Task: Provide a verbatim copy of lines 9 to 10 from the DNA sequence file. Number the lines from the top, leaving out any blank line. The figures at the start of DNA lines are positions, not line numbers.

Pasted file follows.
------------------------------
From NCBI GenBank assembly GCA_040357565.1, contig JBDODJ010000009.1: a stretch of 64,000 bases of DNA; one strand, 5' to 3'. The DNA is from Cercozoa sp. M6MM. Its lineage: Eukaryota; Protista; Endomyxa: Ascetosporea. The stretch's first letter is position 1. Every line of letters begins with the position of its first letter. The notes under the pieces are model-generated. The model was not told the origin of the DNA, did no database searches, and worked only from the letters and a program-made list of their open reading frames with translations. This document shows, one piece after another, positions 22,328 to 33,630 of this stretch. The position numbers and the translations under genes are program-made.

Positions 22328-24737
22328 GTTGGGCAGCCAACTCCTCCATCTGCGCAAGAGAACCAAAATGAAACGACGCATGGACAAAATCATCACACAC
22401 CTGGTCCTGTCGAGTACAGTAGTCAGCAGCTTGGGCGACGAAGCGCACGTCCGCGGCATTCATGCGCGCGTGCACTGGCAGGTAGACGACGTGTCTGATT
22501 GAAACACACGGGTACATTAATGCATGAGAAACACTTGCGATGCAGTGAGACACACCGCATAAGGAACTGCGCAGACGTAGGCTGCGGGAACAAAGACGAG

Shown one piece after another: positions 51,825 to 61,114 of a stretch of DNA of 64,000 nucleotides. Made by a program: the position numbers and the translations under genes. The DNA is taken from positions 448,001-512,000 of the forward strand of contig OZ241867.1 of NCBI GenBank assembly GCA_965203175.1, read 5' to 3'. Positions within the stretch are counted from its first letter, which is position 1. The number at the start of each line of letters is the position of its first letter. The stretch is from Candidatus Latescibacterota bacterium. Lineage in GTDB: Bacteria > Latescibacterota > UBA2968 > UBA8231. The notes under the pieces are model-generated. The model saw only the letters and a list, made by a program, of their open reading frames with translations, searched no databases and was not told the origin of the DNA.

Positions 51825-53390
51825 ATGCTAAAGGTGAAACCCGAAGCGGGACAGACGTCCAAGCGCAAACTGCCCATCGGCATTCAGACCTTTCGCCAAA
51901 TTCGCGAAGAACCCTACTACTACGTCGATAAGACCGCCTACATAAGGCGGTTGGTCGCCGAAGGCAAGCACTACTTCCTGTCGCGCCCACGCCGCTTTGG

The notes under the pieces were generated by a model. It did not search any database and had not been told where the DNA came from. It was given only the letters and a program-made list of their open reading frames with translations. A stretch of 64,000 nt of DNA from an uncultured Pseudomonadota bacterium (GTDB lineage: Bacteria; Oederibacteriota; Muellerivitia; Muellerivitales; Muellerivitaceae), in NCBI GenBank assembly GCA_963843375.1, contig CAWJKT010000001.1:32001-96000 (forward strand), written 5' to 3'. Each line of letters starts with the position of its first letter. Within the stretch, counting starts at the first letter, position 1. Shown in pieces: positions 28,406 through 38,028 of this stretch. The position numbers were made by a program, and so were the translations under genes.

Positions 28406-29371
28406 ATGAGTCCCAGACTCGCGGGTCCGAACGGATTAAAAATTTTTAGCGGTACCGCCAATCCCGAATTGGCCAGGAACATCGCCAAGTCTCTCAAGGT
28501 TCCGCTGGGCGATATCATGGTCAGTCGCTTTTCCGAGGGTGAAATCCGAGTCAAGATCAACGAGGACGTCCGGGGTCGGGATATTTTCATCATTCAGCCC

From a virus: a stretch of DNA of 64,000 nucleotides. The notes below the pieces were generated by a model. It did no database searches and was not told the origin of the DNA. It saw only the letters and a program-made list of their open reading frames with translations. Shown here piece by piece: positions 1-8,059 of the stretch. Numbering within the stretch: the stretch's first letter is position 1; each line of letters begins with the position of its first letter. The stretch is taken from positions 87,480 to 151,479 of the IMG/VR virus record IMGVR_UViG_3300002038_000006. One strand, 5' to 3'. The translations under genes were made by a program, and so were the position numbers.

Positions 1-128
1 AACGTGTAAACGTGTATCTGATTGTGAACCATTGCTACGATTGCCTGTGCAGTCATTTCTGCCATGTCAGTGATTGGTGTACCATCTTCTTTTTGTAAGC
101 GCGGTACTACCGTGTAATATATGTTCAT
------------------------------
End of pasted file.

51901 TTCGCGAAGAACCCTACTACTACGTCGATAAGACCGCCTACATAAGGCGGTTGGTCGCCGAAGGCAAGCACTACTTCCTGTCGCGCCCACGCCGCTTTGG

The notes under the pieces were generated by a model. It did not search any database and had not been told where the DNA came from. It was given only the letters and a program-made list of their open reading frames with translations. A stretch of 64,000 nt of DNA from an uncultured Pseudomonadota bacterium (GTDB lineage: Bacteria; Oederibacteriota; Muellerivitia; Muellerivitales; Muellerivitaceae), in NCBI GenBank assembly GCA_963843375.1, contig CAWJKT010000001.1:32001-96000 (forward strand), written 5' to 3'. Each line of letters starts with the position of its first letter. Within the stretch, counting starts at the first letter, position 1. Shown in pieces: positions 28,406 through 38,028 of this stretch. The position numbers were made by a program, and so were the translations under genes.